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Drilling glass question

Posted by busylizzy z5 PA (My Page) on
Wed, Mar 14, 07 at 15:14

Ok, I finally had time to collect and wash glass item for hanging totoem thingys and get the glass drills for my cordless drill.
My neighbor said that drilling the glass is best done outside because it makes a mess.
I read somewhere about using masking tape and mark where you want to drill the glass and do this in sand.
I was wondering if that cut down on the glass dust? Now that it has warmed and stayed lighter longer a bit I can use my unheated porch to do this in. I have safety goggles but I didn't want glass dust all over.
I think it is going to be a 0 to 70 Spring and I will get too busy with plantings, opening pool etc soon so I wanted to get my hangy things done. Besides I can't wait till I can hang them outside in the sun!
Where/how do others drill their glass, and is there alot of dust, with possible cutting of the hands?

Follow-Up Postings:

RE: Drilling glass question

I've just begun drilling holes in wine bottles so I can put lights in them. First, you need a glass/tile bit, not just any old bit. There is very little dust when you drill. It doesn't hurt to have a spray bottle and spritz a little water on the hole as you are working on it. The biggest concern is if you do something dumb and break the glass. For example, a hole I drilled wasn't large enough, so I tried to drill another hole next to it to make one bigger hole. Not. When the bit went through, the bottle shattered. I drill in my kitchen, on a pad of newspapers. I put them on a chair, since it takes quite awhile to get a hole thru glass and holding the drill above a normal position for my arm is difficult for any length of time. The masking tape is a good idea, prevents any chips as you are drilling. Good luck and have fun.

RE: Drilling glass question

Glass dust? I've never had any problem with it. You do generate a small amount of dust but since you should be using a cutting fluid of some kind almost all of the dust winds up as a small amount of glass "sludge". A cutting fluid is very important as the drill gets quite hot due to friction. The heat can dull your bit so keep the bit lubricated while drilling. I use 3-in-1 oil, a friend uses veggie oil and some people use water.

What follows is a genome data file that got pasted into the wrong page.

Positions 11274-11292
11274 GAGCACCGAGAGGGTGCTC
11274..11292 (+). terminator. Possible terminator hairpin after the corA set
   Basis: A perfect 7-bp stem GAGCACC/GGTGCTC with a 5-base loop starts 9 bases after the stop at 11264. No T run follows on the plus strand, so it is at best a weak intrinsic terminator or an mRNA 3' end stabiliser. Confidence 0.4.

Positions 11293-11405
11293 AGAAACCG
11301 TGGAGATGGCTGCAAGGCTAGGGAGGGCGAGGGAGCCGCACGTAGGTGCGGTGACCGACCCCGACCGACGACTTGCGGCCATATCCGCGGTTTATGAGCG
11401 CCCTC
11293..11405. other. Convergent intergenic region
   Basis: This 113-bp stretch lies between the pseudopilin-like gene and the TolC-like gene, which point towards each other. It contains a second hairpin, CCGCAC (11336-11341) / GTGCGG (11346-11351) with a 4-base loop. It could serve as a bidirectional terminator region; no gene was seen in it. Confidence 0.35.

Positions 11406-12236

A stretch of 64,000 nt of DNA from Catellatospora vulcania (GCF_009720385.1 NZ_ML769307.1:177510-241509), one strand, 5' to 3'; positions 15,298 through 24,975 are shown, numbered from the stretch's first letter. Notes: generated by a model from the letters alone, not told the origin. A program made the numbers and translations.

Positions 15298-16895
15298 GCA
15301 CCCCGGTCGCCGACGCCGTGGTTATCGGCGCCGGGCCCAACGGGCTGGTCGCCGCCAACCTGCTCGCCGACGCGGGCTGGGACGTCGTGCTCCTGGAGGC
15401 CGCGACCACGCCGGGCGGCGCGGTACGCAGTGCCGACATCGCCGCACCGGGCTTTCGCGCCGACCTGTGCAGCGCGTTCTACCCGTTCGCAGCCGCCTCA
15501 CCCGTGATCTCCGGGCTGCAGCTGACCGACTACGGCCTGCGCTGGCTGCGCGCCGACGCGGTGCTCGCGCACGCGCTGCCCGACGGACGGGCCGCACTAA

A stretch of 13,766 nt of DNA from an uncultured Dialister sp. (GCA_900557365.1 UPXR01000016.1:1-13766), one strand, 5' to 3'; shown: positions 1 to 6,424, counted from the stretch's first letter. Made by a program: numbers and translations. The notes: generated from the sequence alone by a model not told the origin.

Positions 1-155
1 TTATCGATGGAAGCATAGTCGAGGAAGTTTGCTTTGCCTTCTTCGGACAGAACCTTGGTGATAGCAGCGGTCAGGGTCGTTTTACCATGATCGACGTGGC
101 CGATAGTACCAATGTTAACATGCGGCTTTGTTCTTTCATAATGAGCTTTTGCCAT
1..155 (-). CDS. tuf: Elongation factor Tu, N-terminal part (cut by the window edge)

I've drilled glass in the garage, the house and outside and have never had a big mess to clean up.
If the hole you drill is too small, drill out the hole using a larger bit. You can't enlarge a hole, in glass, by drilling another hole next to it. Well, at least most of time you can't. Remember glass is a crystal and not a fiber like wood. Crystal will fracture, crack and shatter, fiber can be sheared or torn.
I've never used masking tape but I haven't needed to. I'm sure sometime in the future I will take advantage of it. If your drill bit is skittering around by all means use a bit of tape to stabilize it.
Always wear eye protection of some kind. Set up your glass drilling operation in an area that is easy to clean in case the glass shatters. Also set up your drilling area at a comfortable height, you will be holding the drill for awhile. If you're worried about the glass shattering and your getting cut, wear gloves.
While drilling, NEVER force the bit! Let it chew it's way through the glass on it's own. Forcing the bit can lead to the glass shattering. Also, tempered glass doesn't drill very well if at all, don't waste your time on it.
Drilling glass isn't hard, just a little time consuming. Plan on taking your time and you will have success!
Good luck!

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